Amy Allison Thompson, executive director of the Poverello Center, said she is concerned about the lack of dedicated transportation under the new arrangement – which will continue through March 31.
“We have a concern about that gap, and have expressed it to the city,” she said in an interview with Missoula Current. “It’s not ideal, but it’s the way things will be through March.”
At that point, there will be no nighttime warming shelter, as temperatures likely will remain above freezing at night.
Thompson said the city of Missoula is paying the Poverello Center $8,000 to expand the hours it can provide shelter from the cold for the next five weeks. That money comes from the Office of Housing and Community Development.
Eran Pehan, director of the city’s Office of Housing, said she too believes the transportation gap is problematic, but said there simply were no resources available to provide buses for the remainder of the winter.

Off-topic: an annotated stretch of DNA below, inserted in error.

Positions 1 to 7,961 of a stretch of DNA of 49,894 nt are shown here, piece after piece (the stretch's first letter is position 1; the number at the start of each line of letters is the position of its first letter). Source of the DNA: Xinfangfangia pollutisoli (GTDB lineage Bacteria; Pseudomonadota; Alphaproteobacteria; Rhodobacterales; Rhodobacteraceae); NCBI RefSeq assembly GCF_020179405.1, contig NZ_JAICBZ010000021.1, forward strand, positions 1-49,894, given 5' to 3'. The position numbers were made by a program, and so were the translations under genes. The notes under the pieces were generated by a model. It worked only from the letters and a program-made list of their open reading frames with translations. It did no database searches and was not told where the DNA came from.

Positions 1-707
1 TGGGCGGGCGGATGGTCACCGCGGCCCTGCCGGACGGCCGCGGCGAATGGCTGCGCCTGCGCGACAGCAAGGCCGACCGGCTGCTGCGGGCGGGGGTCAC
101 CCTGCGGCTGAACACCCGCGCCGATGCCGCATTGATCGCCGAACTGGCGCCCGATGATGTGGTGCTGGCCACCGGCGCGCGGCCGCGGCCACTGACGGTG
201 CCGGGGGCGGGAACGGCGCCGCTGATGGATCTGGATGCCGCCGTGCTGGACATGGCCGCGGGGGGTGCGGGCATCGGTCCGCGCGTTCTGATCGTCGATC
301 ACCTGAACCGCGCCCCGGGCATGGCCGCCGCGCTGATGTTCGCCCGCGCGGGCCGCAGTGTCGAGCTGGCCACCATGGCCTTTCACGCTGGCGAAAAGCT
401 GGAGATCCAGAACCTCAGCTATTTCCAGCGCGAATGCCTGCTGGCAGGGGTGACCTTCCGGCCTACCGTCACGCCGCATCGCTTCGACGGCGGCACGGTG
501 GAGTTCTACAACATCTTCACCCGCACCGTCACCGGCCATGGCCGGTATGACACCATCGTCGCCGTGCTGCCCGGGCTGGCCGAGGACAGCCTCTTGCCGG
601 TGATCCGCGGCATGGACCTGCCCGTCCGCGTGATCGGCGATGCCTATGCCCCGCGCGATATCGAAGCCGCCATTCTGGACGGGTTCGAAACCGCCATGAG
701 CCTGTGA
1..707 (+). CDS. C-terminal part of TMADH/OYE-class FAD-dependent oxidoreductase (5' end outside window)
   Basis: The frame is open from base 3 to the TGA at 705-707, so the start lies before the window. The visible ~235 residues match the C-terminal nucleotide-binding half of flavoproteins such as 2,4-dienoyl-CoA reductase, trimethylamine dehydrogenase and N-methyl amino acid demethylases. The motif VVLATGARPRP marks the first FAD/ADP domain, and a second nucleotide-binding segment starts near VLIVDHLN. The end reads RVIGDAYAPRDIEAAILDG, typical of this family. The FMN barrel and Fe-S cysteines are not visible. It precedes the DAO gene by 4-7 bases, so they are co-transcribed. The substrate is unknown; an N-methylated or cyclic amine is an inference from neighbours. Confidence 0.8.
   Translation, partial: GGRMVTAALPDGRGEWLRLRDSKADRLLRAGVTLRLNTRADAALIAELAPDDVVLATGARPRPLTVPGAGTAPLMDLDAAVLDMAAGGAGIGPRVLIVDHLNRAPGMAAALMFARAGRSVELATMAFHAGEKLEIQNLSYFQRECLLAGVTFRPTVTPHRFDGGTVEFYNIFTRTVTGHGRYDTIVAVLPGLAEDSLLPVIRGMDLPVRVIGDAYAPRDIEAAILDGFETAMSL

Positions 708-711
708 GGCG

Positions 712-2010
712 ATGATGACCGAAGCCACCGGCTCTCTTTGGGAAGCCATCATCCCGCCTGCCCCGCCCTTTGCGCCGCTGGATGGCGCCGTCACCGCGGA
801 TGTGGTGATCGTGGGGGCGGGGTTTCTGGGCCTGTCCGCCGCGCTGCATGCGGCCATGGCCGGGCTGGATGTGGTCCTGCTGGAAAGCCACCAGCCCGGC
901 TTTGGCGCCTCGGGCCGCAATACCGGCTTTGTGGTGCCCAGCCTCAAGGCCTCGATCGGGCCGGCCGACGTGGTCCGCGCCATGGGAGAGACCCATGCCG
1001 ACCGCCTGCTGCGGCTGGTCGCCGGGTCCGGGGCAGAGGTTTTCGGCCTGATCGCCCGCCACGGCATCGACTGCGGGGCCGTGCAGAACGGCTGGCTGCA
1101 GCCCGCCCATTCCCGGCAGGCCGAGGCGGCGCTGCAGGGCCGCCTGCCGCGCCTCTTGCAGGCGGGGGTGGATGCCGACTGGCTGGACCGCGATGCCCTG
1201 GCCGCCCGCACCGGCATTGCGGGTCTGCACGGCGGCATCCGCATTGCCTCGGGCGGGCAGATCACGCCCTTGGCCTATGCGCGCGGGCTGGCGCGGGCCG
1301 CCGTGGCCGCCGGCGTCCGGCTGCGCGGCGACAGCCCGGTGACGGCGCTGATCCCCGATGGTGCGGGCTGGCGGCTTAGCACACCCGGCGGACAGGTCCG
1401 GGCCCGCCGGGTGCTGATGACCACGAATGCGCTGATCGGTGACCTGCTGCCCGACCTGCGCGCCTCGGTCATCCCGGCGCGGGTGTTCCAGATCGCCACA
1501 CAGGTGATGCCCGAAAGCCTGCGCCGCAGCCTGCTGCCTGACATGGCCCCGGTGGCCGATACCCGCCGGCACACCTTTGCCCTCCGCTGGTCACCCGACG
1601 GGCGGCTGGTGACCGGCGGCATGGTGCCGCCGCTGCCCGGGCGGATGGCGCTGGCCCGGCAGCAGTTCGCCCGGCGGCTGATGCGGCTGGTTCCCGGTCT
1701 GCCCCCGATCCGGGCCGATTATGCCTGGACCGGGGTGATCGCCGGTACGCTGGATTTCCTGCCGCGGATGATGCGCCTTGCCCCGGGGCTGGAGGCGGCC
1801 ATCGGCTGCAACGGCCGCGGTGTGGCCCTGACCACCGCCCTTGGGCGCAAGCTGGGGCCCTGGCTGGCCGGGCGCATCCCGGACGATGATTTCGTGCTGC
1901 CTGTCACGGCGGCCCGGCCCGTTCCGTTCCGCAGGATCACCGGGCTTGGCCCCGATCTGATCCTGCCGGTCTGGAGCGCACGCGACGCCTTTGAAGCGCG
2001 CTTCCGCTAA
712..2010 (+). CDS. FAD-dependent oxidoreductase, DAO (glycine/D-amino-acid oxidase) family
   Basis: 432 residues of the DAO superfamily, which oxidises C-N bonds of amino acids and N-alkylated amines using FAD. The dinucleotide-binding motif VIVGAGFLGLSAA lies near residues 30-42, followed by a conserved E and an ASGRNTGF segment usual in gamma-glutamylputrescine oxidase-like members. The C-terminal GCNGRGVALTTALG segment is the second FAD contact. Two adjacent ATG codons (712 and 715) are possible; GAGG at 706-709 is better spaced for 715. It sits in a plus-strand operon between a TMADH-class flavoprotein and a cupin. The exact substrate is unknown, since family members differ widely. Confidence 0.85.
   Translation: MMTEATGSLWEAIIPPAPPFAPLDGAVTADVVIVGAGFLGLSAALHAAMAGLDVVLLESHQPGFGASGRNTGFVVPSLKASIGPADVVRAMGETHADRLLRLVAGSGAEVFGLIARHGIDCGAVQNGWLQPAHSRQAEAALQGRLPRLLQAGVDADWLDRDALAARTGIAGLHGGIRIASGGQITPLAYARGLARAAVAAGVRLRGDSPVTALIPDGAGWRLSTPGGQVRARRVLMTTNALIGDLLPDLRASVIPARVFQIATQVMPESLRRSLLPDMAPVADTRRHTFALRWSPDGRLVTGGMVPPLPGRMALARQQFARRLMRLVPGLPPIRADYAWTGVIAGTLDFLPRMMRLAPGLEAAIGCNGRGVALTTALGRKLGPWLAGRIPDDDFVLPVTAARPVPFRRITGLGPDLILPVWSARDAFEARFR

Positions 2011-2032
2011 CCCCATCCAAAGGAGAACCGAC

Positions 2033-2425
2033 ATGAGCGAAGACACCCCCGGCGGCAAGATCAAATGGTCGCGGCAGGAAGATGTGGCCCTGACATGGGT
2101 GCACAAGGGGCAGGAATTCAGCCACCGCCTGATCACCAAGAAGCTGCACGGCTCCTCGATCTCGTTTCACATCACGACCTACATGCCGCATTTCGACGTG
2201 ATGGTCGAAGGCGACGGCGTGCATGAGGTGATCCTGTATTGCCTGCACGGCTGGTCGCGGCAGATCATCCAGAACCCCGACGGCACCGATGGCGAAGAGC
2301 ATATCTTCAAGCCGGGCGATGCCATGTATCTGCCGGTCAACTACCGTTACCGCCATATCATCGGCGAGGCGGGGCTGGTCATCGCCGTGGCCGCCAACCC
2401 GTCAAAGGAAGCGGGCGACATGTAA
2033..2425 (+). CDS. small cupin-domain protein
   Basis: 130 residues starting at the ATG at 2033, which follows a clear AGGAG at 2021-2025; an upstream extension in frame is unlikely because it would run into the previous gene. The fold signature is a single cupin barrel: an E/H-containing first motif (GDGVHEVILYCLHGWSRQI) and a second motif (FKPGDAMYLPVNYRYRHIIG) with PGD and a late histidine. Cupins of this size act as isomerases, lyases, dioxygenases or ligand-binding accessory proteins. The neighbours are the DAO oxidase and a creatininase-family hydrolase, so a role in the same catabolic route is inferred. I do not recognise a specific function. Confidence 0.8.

“Our nonprofit partners are stepped up to the plate and are doing heroic things to make sure people have a place to be safe 24 hours a day,” Pehan said in an interview. “But we have not been able to close that transportation gap for the rest of this winter. We do, though, hope to be able to close that gap as we debrief from this season and plan for next winter.”
Work to find a long-term solution to provide winter shelter for Missoula’s homeless residents began earlier this week.
“As our population rises overall, we are going to continue to have challenges. This will be an ongoing situation,” Thompson said. “The issue will persist until we have solutions in place for the overall housing shortage in our community.”
This week’s initial meeting was heartening, according to Thompson, in part because the effort is intended to avoid another emergency situation, in part because the discussion involves a wider group of community members and groups than in the past.
“What I’m excited about is there is more collaboration than there has been historically with this issue,” she said. “We’ve needed warming shelter and overnight shelter every year. It’s not a new concern.”